If the dark fuchsia pestemon cuttings do not grow near the roses I'll need to invest in two new Garnet pestemons to fill that area up along with the hebe. I'm pleased to see the heathers all doing so well, including the heather destined to grow five feet tall, even this heather has a good covering of tiny light pink bell shaped flowers with a dark red edging at the flower tips. I'm eager to see how the plants all grow when spring arrives and growth spurts begin.

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Wednesday, January 12, 2011

Snowdrops Plant Profiles

During the winter months I thought it would be fun to showcase plant profiles of my favorite garden workhorse plants and new plants I'm interested in growing. This week's plant profile is snowdrops.

Snowdrops are a little reminder that spring is on its way. This small bulb is great for naturalizing, and works wonderfully under shrubs and trees. Planting snowdrops near the edge of walkways showcases the tiny bulbs. Snowdrops grow from 4-6 inches tall with 1 inch flowers generally in white, sometimes with a tinge of green at the tips. They multiply easily, which make them a great addition to the garden. Plant snowdrops in the fall, it may take two to three years for the bulbs to multiply over time. Snowdrops do best in northern gardens compared to warmer areas, they dislike warm winters, they do not do well in Southern California, Florida or hot climate areas. The bulbs can be left undivided for many years of enjoyment. Snowdrops are not bothered by pests such as rabbits, deer, squirrels or mice making them a great choice for your garden. Snowdrop bulbs can dry out easily so plant them soon after you purchase them.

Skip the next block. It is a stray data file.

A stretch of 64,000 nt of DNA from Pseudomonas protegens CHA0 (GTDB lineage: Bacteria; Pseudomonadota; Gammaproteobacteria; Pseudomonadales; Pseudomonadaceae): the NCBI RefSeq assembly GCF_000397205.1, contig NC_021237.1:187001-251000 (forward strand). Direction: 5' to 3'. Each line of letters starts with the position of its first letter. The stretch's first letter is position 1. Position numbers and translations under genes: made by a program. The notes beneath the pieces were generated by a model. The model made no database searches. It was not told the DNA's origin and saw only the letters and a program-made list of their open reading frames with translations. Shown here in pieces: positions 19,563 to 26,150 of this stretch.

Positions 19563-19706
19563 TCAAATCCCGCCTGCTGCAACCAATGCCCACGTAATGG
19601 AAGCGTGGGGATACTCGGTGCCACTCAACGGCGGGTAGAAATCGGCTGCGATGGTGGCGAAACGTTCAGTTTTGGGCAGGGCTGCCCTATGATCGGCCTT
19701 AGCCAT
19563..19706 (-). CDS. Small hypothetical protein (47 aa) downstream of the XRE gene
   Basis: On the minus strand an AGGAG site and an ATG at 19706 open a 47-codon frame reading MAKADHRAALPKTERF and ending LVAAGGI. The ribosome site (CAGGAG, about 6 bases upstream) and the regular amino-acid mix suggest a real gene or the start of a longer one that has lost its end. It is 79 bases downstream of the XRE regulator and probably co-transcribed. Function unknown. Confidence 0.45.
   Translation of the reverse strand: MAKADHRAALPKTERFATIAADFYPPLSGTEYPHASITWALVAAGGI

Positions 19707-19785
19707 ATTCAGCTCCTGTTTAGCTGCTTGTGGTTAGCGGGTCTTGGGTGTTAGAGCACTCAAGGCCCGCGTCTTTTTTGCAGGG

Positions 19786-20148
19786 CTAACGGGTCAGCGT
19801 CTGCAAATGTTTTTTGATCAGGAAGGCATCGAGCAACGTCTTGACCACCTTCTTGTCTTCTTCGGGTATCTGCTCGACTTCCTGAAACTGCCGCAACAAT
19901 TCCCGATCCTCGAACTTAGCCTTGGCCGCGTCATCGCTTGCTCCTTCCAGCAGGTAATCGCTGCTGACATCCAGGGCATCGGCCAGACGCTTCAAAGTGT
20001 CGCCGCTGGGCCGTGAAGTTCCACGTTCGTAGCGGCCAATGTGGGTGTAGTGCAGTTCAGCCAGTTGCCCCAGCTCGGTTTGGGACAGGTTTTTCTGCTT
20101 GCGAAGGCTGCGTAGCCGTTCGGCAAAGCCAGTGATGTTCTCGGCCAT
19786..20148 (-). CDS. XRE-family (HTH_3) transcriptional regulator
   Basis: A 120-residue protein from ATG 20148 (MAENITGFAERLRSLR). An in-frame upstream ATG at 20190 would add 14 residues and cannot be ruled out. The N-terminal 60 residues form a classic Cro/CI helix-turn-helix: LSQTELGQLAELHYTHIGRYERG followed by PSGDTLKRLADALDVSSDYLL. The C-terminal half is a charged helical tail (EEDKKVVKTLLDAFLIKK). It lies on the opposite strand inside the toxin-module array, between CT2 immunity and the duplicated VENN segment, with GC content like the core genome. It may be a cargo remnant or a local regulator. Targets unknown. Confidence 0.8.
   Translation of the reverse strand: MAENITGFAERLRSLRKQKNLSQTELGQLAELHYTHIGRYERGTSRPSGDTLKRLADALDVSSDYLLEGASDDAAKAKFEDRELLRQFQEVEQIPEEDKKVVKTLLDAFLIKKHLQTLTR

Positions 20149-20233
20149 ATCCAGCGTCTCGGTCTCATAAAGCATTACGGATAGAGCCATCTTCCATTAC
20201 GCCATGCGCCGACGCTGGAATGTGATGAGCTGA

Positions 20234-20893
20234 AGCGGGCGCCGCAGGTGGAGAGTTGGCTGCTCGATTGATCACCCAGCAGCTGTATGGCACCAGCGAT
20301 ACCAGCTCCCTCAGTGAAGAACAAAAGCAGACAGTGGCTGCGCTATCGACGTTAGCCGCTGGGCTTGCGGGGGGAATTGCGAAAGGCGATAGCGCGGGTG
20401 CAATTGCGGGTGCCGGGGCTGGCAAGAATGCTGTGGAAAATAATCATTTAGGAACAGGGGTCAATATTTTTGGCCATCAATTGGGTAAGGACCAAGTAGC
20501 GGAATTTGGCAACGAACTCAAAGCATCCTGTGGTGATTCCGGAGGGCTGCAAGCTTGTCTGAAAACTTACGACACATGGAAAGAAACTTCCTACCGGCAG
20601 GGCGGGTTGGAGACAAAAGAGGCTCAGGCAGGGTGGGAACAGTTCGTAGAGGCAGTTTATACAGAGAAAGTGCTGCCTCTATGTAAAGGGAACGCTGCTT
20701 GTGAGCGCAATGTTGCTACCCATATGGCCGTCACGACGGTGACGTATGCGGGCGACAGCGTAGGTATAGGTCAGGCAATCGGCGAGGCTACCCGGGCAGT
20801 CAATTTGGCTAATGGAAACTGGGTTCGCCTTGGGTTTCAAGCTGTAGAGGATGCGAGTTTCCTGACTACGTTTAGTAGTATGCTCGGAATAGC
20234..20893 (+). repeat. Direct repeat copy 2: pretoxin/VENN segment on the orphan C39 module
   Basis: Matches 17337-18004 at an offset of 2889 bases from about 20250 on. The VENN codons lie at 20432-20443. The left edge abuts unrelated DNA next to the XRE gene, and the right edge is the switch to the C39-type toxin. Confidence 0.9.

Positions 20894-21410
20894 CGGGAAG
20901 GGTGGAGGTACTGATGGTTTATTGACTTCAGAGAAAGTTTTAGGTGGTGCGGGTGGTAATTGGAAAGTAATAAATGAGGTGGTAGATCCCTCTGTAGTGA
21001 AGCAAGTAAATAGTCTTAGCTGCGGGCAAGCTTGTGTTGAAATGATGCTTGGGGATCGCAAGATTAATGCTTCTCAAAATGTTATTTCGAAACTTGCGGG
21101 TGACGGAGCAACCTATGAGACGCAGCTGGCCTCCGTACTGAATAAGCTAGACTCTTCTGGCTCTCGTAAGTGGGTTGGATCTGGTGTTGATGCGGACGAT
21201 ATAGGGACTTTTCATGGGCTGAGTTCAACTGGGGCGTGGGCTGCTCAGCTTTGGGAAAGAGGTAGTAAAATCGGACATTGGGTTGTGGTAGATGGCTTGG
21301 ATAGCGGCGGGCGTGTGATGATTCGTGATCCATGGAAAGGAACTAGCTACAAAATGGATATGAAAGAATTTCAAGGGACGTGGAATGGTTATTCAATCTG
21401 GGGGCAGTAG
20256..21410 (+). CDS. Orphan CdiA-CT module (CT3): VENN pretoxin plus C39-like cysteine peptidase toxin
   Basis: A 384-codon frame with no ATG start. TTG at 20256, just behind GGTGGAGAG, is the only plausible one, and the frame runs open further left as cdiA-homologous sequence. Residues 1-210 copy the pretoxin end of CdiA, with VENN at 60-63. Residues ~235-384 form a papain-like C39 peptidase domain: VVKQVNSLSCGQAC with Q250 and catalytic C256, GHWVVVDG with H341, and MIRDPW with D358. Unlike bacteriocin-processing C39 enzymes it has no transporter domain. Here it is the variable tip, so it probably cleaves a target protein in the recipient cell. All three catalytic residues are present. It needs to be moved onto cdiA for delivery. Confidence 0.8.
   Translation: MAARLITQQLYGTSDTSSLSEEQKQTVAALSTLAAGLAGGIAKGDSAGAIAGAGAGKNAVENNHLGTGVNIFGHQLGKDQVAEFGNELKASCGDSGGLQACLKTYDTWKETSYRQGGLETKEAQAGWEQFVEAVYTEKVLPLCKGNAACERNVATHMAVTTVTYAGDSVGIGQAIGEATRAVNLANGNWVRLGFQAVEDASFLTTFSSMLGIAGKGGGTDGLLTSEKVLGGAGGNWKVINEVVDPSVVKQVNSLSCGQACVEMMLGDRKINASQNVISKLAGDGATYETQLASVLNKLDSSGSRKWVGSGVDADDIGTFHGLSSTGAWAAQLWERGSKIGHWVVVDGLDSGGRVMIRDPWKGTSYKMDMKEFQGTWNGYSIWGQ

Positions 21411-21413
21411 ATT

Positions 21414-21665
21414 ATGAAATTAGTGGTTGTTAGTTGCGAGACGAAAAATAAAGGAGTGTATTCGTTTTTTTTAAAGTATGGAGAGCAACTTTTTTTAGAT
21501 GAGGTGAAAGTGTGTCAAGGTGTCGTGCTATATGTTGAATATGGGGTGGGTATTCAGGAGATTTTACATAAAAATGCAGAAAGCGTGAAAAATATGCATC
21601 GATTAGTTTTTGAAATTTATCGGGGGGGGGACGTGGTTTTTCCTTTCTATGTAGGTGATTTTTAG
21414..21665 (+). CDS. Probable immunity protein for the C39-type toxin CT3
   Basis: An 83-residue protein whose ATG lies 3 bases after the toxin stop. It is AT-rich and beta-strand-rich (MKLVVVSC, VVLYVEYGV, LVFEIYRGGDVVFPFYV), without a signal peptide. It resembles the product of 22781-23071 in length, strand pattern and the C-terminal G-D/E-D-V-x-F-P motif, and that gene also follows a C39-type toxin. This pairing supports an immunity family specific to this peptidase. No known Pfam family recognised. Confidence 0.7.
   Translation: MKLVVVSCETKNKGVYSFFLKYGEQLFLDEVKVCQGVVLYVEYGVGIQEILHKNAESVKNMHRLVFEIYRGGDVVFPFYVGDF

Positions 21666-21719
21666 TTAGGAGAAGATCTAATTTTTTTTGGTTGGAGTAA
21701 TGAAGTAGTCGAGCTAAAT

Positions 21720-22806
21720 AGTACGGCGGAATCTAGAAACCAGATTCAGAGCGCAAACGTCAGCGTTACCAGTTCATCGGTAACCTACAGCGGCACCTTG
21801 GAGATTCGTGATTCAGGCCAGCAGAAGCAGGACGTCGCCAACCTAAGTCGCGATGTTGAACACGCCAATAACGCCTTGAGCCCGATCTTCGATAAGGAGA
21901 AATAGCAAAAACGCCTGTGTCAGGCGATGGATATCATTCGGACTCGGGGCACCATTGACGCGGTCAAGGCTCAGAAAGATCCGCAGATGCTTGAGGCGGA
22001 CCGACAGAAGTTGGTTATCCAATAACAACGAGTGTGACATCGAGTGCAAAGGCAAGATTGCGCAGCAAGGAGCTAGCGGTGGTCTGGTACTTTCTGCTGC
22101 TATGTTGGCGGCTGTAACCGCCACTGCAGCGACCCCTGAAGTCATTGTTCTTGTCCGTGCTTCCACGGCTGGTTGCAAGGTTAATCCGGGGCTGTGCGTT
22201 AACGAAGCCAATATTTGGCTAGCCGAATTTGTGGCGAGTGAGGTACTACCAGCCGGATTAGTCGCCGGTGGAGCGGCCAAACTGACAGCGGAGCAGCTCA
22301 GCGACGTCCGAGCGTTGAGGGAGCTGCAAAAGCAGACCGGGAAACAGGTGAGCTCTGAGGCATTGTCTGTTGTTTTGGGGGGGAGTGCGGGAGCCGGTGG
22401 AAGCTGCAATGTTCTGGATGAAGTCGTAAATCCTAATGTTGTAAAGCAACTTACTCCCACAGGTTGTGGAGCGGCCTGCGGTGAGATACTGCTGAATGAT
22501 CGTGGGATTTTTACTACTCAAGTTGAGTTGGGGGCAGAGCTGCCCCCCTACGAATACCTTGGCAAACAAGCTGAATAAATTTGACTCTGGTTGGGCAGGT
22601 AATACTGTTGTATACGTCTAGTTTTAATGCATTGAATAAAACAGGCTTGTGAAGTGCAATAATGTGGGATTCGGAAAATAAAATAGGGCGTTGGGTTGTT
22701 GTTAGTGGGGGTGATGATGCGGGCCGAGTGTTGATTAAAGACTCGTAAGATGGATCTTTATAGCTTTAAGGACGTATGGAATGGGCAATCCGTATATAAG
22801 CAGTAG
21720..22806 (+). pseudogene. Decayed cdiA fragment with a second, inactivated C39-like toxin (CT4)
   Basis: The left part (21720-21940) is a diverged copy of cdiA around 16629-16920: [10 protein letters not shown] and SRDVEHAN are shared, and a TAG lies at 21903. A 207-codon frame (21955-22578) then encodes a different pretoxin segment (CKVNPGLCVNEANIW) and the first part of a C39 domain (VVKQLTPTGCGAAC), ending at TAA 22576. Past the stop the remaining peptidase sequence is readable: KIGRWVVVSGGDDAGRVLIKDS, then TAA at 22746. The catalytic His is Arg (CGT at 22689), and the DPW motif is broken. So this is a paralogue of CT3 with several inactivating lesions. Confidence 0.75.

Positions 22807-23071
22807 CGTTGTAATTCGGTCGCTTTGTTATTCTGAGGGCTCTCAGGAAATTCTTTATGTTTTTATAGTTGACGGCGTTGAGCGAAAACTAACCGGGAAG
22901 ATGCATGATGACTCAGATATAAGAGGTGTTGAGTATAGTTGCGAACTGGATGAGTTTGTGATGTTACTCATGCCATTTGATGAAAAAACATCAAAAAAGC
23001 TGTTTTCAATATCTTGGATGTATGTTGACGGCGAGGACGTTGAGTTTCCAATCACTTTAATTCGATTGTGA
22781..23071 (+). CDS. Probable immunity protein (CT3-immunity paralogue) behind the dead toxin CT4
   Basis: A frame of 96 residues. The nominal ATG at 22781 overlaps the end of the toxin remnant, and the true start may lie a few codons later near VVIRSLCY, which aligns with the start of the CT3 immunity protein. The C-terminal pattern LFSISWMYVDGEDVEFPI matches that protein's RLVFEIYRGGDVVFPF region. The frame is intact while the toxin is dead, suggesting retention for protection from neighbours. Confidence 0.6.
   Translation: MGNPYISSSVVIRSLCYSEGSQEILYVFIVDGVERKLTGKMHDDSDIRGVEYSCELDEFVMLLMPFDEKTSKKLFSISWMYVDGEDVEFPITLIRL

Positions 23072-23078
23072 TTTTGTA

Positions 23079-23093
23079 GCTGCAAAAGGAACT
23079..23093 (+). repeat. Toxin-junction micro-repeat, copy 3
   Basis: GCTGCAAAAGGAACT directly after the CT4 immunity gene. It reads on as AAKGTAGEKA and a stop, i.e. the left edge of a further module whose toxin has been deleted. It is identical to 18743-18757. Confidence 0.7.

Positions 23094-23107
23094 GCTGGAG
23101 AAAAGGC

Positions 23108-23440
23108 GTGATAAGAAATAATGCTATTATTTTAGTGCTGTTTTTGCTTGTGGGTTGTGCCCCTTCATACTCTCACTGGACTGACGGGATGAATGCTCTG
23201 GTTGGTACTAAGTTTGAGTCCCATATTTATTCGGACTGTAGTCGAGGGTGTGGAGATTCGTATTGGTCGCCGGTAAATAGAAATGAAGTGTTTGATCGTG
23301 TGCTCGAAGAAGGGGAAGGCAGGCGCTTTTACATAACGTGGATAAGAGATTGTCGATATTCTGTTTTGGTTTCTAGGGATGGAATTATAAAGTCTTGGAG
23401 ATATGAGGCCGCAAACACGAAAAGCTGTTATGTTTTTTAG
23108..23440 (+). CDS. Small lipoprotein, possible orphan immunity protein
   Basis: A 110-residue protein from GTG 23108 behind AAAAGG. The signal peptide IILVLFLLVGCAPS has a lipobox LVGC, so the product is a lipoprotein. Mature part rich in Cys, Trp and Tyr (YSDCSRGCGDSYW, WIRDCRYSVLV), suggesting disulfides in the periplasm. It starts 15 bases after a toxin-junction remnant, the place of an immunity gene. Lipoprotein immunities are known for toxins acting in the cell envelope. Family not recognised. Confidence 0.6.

Photo courtesy of Wikimedia Commons:

http://commons.wikimedia.org/wiki/File:Snowdrops_in_Scotgate_-_geograph.org.uk_-_77314.jpg

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Wednesday, January 5, 2011

Lambs Ear Plant Profiles

During the winter months I thought it would be fun to showcase plant profiles of my favorite garden workhorse plants and new plants I'm interested in growing. This week's plant profile is Lambs Ear.

Lambs Ear (Stachys byzantina) is an herb, an easy to grow ground cover that is known for the softness and shape of its plant leaves, hence the name Lambs Ear. The plant spreads easily and grows in a thick pattern, perfect for sunny areas on garden banks or in places where not much else will grow. Lambs Ear tends to be invasive in warmer climates, the roots spread easily and the plant may self-seed profusely, so plant carefully. The thick mat that Lambs Ear creates is ideal for areas under shrubs or lining walkways, the plant's leaves are soft, woolly, and downy feeling, making this a great plant for children to enjoy. Lambs Ears require full sun to partial shade for best growth pattern. Most Lambs Ear varieties have green leaves and bloom with tall spikes of pink flowers in late spring/early summer. The Silver Carpet variety does not bloom, but instead sports a lovely silver leaf color, and tends to grow slowly. Lambs Ear prefer full sun and well-drained soil. The plant may need dividing every two to four years, a good covering of mulch helps this low growing plant do its best for the garden.

Photo courtesy of Wikimedia Commons:
http://commons.wikimedia.org/wiki/File:Stachys_byzantina_flowers.jpg